After 53 arrests, chronic subway groper could face life in prison

NEW YORK - About two weeks after he was released from prison, Freddie Johnson was arrested on charges of illegally rubbing up against a woman on a crowded Manhattan subway train.

It is a fairly common crime in New York. But this was no common criminal.

Johnson has been arrested a staggering 53 times - the majority for allegedly groping women on subway trains.

In his latest arrest, Johnson was being followed by plainclothes officers who recognized him from police photos. He was charged with persistent sexual abuse, and if convicted this time he could be sent away for life.

But the fact that Johnson was roaming the subways in the first place has raised questions about how the state deals with the problem of repeat sex offenders. His case even drew the scorn of a recent newspaper editorial that labeled him the ""Subway Rat.'

His attorney, Afsi Khot, had no comment on the case.

Johnson, 49, has been convicted at least twice of persistent sexual abuse within the last decade. And he has a lengthy rap sheet, with 30 arrests on charges of sex abuse, 13 on jostling accusations and two grand larceny charges.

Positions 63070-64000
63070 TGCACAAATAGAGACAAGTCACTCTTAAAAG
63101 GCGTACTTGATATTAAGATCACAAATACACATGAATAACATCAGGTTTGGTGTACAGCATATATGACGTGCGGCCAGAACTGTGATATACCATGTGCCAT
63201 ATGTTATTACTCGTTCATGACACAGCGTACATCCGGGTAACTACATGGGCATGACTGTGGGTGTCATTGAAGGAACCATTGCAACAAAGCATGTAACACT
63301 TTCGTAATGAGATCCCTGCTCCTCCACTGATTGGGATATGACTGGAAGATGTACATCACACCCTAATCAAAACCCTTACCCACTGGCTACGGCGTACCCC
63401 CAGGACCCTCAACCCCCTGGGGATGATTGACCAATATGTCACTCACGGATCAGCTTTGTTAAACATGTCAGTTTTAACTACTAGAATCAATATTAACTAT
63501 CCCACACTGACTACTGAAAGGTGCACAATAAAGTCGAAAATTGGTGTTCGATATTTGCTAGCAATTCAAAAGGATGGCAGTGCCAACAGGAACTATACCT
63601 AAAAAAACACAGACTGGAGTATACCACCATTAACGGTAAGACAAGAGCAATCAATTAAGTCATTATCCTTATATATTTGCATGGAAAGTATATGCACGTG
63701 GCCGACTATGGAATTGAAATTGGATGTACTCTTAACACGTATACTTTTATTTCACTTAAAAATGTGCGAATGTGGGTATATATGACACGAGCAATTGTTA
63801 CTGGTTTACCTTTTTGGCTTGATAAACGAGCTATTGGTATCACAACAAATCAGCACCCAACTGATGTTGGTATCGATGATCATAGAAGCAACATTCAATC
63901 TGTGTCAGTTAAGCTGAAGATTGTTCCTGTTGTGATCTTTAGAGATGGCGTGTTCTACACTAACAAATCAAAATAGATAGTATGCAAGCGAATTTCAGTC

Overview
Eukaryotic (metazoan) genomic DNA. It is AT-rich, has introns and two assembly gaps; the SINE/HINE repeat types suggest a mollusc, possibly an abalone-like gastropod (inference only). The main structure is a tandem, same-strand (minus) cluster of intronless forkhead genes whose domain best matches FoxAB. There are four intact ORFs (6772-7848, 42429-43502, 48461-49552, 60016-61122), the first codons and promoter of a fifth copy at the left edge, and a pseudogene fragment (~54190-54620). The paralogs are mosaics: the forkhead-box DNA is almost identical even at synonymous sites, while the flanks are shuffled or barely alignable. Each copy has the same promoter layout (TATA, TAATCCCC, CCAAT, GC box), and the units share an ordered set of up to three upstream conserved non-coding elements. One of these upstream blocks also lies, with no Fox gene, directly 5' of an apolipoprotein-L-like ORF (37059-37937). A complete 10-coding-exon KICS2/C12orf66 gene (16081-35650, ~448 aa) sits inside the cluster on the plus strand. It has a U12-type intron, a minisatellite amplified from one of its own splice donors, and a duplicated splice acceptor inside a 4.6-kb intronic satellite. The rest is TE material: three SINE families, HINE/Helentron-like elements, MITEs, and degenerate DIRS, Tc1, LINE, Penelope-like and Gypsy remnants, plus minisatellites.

Prosecutors say they aren't sure whether Johnson chose his subway targets before boarding trains, or if he would randomly pick out a woman after he was on a train. In his latest arrest, the undercover transit officers said it appeared that he chose the woman at random, district attorney's spokeswoman Jennifer Kushner said Monday.

In a jail interview with the Daily News of New York, Johnson said he never touched that woman. However, prosecutors have said he was carrying a messenger bag over the front of his torso, slid it to the back to illegally rub up against the woman, and then moved the bag back to the front to avoid being caught.

He was released from prison March 25 after serving four years for persistent sexual abuse. The state attorney general's office had argued that he should be confined under the state's civil commitment law for sex offenders, which went into effect last year, because he was at risk for repeat offenses.